Some images take longer to edit others. Some images come together as easily in my head as if I simply pressed the shutter of my camera. Some images come slower than the line. They are forgotten and then rediscovered.
This image fits within the box of the later. It was not a bad image when captured but it simply did not stand out. Captured on what is now a distant memorable weekend in Frankfurt. A city that I did not expect to like let alone love. A city that I would love to revisit and capture again.
With a new wave of innovation, technology and architecture, architects have been doing amazing work.
Germany’s financial capital is being rebuilt into an architecturally unique city. Frankfurt has seen a careful reconstruction effort combined into with creativity tapped from a pool of talented architects. Talented individuals than invite you be as creative as they clearly. Designs and vision that drew from my some my best images last year.
Their efforts resulted in a display in a cityscape of strikingly diverse as it’s populous. A city that also strives for a leading role in energy saving and sustainable construction.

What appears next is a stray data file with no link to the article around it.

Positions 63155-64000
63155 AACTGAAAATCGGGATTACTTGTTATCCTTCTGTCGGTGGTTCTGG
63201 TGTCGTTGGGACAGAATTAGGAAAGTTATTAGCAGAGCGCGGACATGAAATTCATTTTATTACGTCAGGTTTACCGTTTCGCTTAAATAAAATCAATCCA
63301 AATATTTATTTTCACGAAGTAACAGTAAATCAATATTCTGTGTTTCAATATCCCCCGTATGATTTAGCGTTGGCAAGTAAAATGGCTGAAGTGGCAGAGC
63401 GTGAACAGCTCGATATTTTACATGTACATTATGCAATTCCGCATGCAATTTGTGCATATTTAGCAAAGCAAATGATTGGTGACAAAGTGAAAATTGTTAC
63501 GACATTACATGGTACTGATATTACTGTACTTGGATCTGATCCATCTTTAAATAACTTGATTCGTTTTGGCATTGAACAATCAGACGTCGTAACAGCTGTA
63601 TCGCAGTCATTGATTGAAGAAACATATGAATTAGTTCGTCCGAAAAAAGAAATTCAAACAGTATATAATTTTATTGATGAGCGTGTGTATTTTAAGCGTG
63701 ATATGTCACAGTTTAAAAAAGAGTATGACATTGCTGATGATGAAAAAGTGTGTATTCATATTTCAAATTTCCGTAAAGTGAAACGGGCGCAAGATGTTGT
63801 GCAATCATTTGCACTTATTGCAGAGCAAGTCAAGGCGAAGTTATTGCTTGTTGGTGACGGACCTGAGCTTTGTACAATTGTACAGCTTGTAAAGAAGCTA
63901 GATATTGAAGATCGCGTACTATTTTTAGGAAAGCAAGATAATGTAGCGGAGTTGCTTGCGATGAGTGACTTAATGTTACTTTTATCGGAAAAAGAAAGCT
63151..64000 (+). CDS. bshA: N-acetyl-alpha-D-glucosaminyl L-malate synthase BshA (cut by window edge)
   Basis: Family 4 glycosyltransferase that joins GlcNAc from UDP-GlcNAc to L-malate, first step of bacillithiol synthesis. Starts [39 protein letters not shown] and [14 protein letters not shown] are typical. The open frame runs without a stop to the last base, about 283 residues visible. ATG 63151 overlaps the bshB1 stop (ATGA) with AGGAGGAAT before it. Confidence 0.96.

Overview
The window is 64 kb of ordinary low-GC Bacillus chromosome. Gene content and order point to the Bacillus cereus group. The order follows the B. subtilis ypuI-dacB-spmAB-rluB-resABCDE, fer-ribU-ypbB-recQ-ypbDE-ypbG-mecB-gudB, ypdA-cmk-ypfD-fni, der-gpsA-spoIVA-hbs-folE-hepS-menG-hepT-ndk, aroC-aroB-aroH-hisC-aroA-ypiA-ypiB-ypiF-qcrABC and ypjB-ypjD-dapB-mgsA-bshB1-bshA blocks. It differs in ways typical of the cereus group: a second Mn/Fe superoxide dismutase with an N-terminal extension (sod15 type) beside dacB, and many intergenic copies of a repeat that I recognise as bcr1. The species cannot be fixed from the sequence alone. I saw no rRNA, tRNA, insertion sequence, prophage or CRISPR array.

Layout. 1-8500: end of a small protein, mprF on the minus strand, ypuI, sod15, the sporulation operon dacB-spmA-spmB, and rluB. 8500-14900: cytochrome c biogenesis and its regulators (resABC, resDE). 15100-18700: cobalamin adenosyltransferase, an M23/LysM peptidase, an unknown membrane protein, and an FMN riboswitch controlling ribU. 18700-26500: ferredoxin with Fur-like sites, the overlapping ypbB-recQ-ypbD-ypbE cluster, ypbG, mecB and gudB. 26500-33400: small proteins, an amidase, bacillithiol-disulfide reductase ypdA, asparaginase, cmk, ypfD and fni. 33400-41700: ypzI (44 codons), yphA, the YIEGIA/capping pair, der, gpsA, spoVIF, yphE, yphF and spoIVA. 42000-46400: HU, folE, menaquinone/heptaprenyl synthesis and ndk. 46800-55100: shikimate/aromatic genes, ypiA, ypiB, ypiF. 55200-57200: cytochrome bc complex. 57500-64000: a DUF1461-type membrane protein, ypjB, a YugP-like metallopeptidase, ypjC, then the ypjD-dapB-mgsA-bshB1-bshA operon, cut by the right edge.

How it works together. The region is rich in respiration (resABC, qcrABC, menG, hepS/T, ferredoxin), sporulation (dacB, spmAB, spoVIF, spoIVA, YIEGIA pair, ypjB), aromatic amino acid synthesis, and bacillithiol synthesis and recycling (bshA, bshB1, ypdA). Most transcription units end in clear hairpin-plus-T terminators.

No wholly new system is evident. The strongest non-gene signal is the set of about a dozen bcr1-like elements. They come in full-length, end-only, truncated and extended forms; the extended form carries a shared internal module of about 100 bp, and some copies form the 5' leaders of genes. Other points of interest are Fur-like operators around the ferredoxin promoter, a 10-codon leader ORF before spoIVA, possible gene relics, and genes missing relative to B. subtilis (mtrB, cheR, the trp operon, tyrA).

Although this particular architecture is quite simple in geometry, it’s careful detailing drew my attention. Details that are intrinsically placed within each window pane all along each and every façade.
The sky captured on the day was completely blue and devoid any cloud, something that I am not used to as I prefer when there’s a bit of drama to the sky. It makes things a little more fun and add dynamism to images. In this instance, it is about being flexible and adaptive to circumstances.
I captured my image with a long exposure of 50secs. The composition I chose was to emphasise the subject by making it central. By darkening the sky, all distractions are removed bringing more emphasis on our subject.
To further isolate the details, they were all individually selected prior to the edit. To make them stand out, they lightened instead of darkened in post production.
Finally, a faux vignette was created to give a sense that the architecture was floating in its environment.